30:59: Monsieur Jean: The Singles Theory, by Philippe Dupuy & Charles Berberian. Humanoids' L'Association knockoff line was called Tohu Bohu. Regarding Tucker's question, Jean's specific in-story description of his own writing is "novels that draw from everyday life," although we might not want to take this as a particularly complete explanation, given that at this point in the story he has just accidentally killed a tiny dog to rib-tickling effect. Then again, I was just paging through Dark Horse's Creepy Presents: Richard Corben collection earlier, and there's this epically lame, overwritten, altogether flop sweat-drenched Doug Moench thing (The Slipped Mickey Click Flip) that not only humorously kills off a dog, but then stops the story and has the horror host narrator mock the reader for feeling bad over an animal getting killed, you ridiculous child; surely animal cruelty laffs have long been a punk rock staple of anxiously mainstream comic books. The interview to which Tucker refers is in The Comics Journal #260.

44:16: Gluyas Williams, Saul Steinberg.

45:02: That's Michel Rabagliati, also a Drawn and Quarterly veteran, and also now with a new publisher for his latest book-in-translation: The Song of Roland, via Conundrum Press.

45:28: Fallen Words, by Yoshihiro Tatsumi. Speak of the devil, and it doth publish something by some guy. Chris wrote a tiny bit more about it here. The Wikipedia entry for Rakugo utilizes the excellent descriptor "verbal entertainment," which is the standard we yearn for here at Comic Books Are Burning In Hell each and every week. Yonkoma manga is also known as "4-koma"; it's probably best known among NA readers as the format for Yotsuba&! creator Kiyohiko Azuma's Azumanga Daioh, although you can see examples in roughly every third back-of-the-book bonus section in manga.

54:27: Chris' review of Oji Suzuki's A Single Match is here. Be sure to read the comments for a valuable Ryan Holmberg post that further solidifies Shigeru Mizuki's position as a sort-of godfather to various early-ish Garo contributors, making his recent publication by Drawn and Quarterly all the more apropos.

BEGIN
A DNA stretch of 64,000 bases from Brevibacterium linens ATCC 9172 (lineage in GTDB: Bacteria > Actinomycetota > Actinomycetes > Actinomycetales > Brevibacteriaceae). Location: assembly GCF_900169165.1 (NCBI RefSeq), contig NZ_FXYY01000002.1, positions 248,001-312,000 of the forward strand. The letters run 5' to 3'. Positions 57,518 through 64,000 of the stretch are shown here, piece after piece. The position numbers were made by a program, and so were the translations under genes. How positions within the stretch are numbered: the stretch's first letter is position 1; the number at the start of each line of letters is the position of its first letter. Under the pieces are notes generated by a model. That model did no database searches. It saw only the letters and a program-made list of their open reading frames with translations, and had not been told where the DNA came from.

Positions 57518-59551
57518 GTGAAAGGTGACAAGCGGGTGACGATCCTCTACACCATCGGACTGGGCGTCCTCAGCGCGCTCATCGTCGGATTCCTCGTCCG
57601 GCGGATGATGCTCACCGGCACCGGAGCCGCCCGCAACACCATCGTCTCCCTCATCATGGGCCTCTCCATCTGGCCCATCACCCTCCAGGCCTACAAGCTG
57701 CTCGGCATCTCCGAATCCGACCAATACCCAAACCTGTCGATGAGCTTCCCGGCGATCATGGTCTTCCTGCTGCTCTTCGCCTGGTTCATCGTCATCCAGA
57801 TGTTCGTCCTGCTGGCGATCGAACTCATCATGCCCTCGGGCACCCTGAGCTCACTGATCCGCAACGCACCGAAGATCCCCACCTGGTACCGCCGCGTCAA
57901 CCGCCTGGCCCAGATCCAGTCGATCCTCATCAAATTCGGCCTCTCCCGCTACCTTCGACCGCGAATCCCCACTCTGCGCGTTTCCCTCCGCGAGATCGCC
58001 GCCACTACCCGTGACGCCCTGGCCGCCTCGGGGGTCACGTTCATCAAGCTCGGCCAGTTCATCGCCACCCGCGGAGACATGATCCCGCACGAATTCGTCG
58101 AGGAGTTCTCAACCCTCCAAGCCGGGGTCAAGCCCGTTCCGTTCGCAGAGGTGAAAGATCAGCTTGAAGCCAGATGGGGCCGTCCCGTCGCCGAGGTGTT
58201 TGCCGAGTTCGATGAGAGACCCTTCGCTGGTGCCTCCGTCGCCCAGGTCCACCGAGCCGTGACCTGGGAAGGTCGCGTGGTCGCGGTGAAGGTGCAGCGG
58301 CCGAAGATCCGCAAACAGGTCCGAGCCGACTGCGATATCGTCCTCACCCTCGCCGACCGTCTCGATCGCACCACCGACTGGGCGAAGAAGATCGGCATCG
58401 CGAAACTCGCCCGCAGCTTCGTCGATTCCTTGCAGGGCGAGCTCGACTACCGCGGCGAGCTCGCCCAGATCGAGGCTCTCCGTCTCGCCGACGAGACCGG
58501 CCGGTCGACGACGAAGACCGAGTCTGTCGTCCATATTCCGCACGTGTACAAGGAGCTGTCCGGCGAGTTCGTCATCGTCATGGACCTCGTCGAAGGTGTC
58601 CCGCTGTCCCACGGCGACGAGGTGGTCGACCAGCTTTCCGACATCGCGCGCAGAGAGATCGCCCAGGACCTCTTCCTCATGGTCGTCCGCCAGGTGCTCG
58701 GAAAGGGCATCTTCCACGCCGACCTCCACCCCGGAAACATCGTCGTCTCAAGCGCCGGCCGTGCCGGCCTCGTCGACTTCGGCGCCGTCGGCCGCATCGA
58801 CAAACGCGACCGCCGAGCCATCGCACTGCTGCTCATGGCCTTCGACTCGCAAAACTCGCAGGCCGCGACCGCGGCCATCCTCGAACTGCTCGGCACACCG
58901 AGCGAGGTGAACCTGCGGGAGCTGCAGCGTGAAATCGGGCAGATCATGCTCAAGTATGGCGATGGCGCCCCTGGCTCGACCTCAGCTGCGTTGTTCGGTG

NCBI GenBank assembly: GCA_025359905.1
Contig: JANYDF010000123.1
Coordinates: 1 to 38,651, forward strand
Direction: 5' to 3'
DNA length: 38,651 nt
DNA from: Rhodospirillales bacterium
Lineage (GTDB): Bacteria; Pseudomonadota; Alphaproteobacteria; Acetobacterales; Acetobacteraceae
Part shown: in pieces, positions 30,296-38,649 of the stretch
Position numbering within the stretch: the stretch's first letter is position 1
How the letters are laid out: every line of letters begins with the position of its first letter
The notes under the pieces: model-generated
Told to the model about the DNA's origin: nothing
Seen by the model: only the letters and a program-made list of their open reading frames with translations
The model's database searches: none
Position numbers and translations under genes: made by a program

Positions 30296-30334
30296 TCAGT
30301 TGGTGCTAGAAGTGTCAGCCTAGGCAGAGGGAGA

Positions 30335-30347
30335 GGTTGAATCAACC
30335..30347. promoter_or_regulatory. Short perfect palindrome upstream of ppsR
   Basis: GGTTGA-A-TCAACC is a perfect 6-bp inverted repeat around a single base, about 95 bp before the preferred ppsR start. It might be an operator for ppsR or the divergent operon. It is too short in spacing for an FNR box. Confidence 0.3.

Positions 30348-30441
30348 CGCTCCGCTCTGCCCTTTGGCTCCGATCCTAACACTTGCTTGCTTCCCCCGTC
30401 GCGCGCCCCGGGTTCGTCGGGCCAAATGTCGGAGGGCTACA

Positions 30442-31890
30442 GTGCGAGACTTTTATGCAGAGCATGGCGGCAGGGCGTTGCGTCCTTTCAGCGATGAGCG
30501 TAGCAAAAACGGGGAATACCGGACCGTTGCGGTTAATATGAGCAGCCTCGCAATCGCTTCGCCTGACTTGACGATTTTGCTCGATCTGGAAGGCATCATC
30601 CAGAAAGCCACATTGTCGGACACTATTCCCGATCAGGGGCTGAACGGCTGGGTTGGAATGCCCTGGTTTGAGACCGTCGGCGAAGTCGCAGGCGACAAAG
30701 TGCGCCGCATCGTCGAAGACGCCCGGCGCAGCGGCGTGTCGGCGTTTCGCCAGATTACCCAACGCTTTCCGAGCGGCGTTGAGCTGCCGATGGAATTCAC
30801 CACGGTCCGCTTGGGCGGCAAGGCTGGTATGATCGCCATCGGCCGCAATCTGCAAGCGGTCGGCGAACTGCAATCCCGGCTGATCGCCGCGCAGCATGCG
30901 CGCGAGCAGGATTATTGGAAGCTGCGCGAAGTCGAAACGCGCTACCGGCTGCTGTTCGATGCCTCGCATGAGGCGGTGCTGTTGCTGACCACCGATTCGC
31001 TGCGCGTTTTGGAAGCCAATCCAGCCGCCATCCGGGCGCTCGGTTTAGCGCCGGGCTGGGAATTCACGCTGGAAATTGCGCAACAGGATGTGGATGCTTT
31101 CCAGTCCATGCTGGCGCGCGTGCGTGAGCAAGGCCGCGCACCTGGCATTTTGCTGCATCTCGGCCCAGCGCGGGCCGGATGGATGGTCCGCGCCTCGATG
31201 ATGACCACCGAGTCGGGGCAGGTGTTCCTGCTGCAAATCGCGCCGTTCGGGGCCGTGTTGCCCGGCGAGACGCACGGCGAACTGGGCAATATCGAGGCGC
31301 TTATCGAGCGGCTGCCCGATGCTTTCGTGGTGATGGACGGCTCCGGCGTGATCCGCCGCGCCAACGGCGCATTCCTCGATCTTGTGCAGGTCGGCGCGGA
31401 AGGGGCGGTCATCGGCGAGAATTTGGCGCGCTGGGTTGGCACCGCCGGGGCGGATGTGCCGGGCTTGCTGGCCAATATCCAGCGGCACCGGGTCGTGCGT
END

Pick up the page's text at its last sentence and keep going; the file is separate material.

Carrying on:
56:24: Birdseye Bristoe, by Dan Zettwoch. For an alternate take, see Tom Spurgeon's mixed reaction. Matt has written a bit more about Zettwoch's style.

58:10: Holy shit, there's more than two dozen books in the Amelia's Notebook series, which has been going on since mid-'90s.

01:00:25: "...some pretty hardcore art comics...":

01:03:02: Tucker refers here to Amazing Facts... and Beyond!, which I don't believe any of us knew had posted its very last strip only four days prior to our recording. There's been five minicomics-format collections of the stuff, available here (look under "Dan Zettwoch" for easiest navigation).

01:04:39: Ha ha, joke's on me - A Prairie Home Companion is neither NPR nor PRI, but APM, American Public Media. Much of my perception of Garrison Keillor's unpopularity stems from his Good Poems series of poetry anthologies, which are quite widely popular among a casual readership as far as such things go, in addition to being absolutely loathed by literally every single dedicated poetry reader I have ever encountered with whom the subject has been somehow broached. Although I suppose another school of criticism hits at the very Midwestern feel (which Matt identifies) as a fundamentally noxious, elitist commodification of such, cutsied and filed smooth for bourgeois consumption with a sign of condescension. I'm pretty sure The Simpsons also made fun of him once, which basically the end as far as certain corners of the internet are concerned. I liked the Robert Altman movie. Lake Wobegon Days was 1985.

01:08:09: Tucker has AIDS.